When it comes down to it, a 3D bioprinter is really a powerful design tool – empowering scientists to combine biology with 3D geometry. In the years since we created the first desktop bioprinter, our community has amazed us with the innovative techniques they have developed to #buildwithlife.
There are several different bioprinting methods that can be used to pattern biomaterials with cells to create 3D tissue models. The most popular methods include 2D and 3D, inkjet-, laser-, or extrusion-based bioprinting. Allevi bioprinters are 3D extrusion-based printers that deposit bioinks in a layer-by-layer fashion from a syringe using compressed air. But even within this one category, there are plenty of different bioprinting techniques and approaches. Here, we present the most powerful ones that can help you create sophisticated and biomedically relevant tissue constructs.
In principle, sacrificial bioprinting is a method in which you deposit a temporary, support material alongside your target cell-laden biomaterial. After the print is completed, the target bioink is crosslinked which makes it more structurally sound, and the sacrificial material is removed. This way you are able to support a complex 3D geometry during the printing process or even create negative space inside of the structure.
One of the most common materials used as sacrificial support is Pluronic 127. This synthetic copolymer forms a gel at room temperature. However, when cooled to 4° C, it liquefies and can be washed away. Another option, carbohydrate glass, is a special material that prints at 120° C and dissolves with isopropanol. By applying sacrificial bioprinting in your design you can create vasculature-like networks, perfusable systems, and even prototype chips for lab-on-a-chip applications. This is a quick and efficient alternative to more complex methods such as lithography.
Sacrificial bioprinting can be also combined with another technique described here – direct casting. Instead of 3D printing the final construct itself, you can use Pluronic or Carbohydrate Glass to create molds that will serve as a template for casting another material. The casting itself can also be performed with your Allevi bioprinter. Instead of manually pipetting the target bioink, your bioprinter can quickly and precisely deposit inside the mold. Once the biomaterial is cured, you can safely remove the support material. This can save you time in the lab by making the whole process of casting more automatic.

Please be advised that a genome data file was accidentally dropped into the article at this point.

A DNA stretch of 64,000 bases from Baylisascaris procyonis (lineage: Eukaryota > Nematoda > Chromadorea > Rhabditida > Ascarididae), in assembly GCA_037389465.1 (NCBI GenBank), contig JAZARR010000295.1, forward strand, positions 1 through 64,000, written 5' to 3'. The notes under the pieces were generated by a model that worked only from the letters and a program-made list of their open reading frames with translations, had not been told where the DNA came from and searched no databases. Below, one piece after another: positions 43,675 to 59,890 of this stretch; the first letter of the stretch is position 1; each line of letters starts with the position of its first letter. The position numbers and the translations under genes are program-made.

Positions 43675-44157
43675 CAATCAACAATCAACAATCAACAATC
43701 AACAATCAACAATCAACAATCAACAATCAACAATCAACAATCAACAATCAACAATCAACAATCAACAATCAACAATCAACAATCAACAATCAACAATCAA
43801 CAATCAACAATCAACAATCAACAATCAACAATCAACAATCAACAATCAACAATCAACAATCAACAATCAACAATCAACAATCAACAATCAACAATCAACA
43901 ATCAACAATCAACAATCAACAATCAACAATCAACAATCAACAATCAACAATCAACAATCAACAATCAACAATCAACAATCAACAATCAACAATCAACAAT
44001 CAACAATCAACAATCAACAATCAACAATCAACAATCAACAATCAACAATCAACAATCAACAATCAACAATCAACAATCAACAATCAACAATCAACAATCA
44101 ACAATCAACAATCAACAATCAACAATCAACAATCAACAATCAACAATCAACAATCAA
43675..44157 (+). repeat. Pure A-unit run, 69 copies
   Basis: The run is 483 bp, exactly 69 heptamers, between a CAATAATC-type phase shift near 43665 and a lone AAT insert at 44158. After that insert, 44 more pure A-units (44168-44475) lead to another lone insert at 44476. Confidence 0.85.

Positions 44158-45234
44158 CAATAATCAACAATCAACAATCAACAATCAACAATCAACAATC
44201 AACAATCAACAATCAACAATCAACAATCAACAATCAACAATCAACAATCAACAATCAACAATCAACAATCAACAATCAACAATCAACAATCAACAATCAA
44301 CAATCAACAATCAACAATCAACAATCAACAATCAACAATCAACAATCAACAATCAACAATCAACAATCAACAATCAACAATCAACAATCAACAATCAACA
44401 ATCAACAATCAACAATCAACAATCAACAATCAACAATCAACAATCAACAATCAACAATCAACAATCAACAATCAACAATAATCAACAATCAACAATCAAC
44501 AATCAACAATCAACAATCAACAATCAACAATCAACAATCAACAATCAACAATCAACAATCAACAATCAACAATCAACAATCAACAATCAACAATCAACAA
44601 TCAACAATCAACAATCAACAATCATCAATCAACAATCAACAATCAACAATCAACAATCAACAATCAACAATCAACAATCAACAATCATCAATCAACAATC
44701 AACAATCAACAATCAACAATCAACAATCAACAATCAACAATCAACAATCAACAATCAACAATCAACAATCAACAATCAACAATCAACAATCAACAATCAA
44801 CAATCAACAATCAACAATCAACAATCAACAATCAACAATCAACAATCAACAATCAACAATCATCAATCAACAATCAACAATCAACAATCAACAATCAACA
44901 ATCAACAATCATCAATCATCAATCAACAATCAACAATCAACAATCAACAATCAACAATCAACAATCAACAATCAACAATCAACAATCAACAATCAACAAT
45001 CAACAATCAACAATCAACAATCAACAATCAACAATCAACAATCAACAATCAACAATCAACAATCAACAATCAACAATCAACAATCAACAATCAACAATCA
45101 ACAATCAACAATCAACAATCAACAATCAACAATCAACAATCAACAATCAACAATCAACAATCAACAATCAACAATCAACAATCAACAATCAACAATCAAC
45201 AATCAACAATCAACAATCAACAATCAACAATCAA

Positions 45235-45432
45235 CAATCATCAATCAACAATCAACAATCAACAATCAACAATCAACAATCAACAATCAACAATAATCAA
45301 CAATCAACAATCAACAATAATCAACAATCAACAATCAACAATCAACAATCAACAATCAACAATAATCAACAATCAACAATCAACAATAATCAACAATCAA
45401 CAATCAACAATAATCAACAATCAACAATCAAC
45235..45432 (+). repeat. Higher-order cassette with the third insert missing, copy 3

Freeform Reversible Embedding of Suspended Hydrogels (FRESH) is a powerful technique for 3D bioprinting soft tissues with complex geometries. If your ink has low viscosity or crosslinks slowly – FRESH is a perfect solution. This approach uses a support bath composed of gelatin microparticles, which behave as a solid-like liquid. This means that when the needle is immersed in this mixture it can freely travel through the particles, however, when a bioink is extruded into the support bath, the bath holds the bioink together providing some extra stabilization.
This will let you print more complex shapes including hollow 3D models, overhangs, and bridges, that wouldn’t be possible using standard extrusion methods. By including a crosslinker inside of your support bath, you can also induce polymerization of the bioink structure. When your structure is complete, you heat the gelatin to 37° C which dissolves the gelatin only- leaving only your construct intact. FRESH is also a cell-friendly technique, so you won’t have to worry about any reduced viability of your cells.
Sometimes one material is just not enough. To replicate the complexity of native tissue, sometimes more cell types or bioinks are necessary. This is when multiple extruders come in handy. Allevi 2 and Allevi 3 bioprinters have multiple print heads that enable the printing of several materials in one session. The Allevi Bioprint Software allows you to individually control of the printing parameters independently of each other. You will be able to combine soft and hard materials, different pressures, or printing speeds. The Allevi 3‘s auto-calibration feature helps achieve the correct configuration of multiple materials printed in the same model. This opens countless possibilities – from printing thermoplastic support or casing, combining multiple cell compartments in the same construct, creating gradients of cells or biomolecules, to incorporating conductive materials to your next advanced tissue model.
Another way to take advantage of having multiple extruders on your Allevi bioprinter is to use a coaxial kit. This allows you to harness the power of the laminar flow of fluids. With a specially designed nozzle, you can extrude two or three materials through the same needle. This way, you can form different patterns in the extruded strand of the material. For example, one material can create a shell flow, while the other will form a core. Thanks to this bioprinting technique, it’s possible to print strands consisting of two or more materials or extrude low viscosity materials concurrent with their crosslinker – for example, sodium alginate and calcium chloride. What is more, you can use the sacrificial material technique discussed above by assigning a sacrificial ink as the core of the strand. This core, once removed, forms a negative space such as a perfusable channel.
The above techniques are some of our community’s most tried-and-true methods for 3D bioprinting and they form the basis for some of the most popular bioprinting publications. Mastering one technique or combining several in one construct will let you create more complex and accurate 3D models of tissues and organs. Are you interested in getting started with one of these bioprinting techniques in your lab? We have protocols to help you master these methods- visit our protocols page to learn more.